What’s Not to Like?

The Workmen’s Circle and Jewish Current presents

Jews, Arts, and Activism

How do Jewish identity, art, and commitments of conscience intersect?

This question will be explored in panels and performances at Jews, Arts, and Activism, a conference presented by Jewish Currents magazine and The Workmen’s Circle / Arbeter Ring. Featuring a dizzying cast of cutting-edge artists: Daniel Blacksberg ∙ Lawrence Bush ∙ Adrienne Cooper ∙ Ian Dreiblatt ∙ Jewlia Eisenberg ∙ Sara Felder ∙ Lisa Gallatin ∙ Jerry Goralnick and Lois Kagan Mingus ∙ Nada Gordon ∙ Susan Griss ∙ Vanessa Hidary ∙ Irena Klepfisz ∙ Psoy Korolenko ∙ Jennifer Miller ∙ Jenny Romaine ∙ Basya Schechter ∙ Conference Organizer: Dana Schneider

Conference and Party: Sunday, October 28 at 45 East 33rd Street (6 train to 33)

Join us for the Conference at 2 pm

Stay for the Evening Program at 6:30 pm

Cocktails, hors d’oeuvres, and astounding live acts.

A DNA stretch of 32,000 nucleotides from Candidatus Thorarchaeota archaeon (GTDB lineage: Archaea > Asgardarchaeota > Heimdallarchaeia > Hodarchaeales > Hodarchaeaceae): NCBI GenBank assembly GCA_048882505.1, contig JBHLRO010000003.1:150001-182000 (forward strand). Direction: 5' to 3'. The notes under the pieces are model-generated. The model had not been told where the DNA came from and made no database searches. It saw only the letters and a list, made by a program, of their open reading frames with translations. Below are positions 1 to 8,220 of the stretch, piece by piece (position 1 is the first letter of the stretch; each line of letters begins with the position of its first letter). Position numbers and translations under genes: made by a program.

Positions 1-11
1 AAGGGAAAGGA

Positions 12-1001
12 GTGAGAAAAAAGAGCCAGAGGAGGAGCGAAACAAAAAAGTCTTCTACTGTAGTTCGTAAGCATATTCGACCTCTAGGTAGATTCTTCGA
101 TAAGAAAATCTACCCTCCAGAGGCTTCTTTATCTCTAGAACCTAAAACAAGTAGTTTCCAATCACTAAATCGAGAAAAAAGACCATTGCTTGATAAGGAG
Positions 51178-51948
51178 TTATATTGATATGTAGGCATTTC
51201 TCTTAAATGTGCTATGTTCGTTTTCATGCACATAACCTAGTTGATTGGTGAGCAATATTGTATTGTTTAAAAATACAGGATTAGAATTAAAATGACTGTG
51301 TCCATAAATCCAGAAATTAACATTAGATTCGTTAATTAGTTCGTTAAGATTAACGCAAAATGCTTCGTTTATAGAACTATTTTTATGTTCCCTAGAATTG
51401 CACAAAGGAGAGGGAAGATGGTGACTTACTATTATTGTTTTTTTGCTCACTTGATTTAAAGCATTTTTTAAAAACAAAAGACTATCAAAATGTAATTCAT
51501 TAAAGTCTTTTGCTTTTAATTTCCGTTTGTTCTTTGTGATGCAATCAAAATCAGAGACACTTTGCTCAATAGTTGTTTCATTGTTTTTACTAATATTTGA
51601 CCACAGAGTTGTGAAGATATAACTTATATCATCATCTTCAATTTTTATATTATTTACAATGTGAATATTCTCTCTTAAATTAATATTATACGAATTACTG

At the cocktail reception/benefit performance The Moishe Katz Award for Contributions to Yiddish Culture and Jewish Secularism will be presented to Peter Pepper, labor activist and WC/AR President.

The price of admission is $30 for WC/AR members, $36 for non-members ($18 workshops or evening only).

With questions, for more information, or to register please contact Dana Schneider at (212) 889-6800 ext 271 or dschneider@circle.org.



A butterfly in the throat

I’m reading Stefan Kanfer’s wonderful Stardust Lost: The Triumph, Tragedy, and Mishugas of the Yiddish Theater in America. From page 104: “In 1910, some wag labeled New York City the nation’s thyroid gland. It was both a put-down and a compliment.” In a non-localized, online world, is this still the case?

Why is my thyroid behaving like the stock market in 2000? Maybe it’s genetic. My grandmother had hypothyroidism so severe that she had to be hospitalized. Her thyroid just stopped working completely. Or… does stress affect thyroid function, spiralling it ever lower? Wondering.

Such a tiny little butterfly of a gland!

Hoping the new dose will bring on new poems, more home couture, and so on. At the moment I haven’t the urge to be or do anything more than a coiled shrimp. Except maybe that I want to cry, and I don’t think shrimp weep much. Or do they? Perhaps it’s not given for us to know.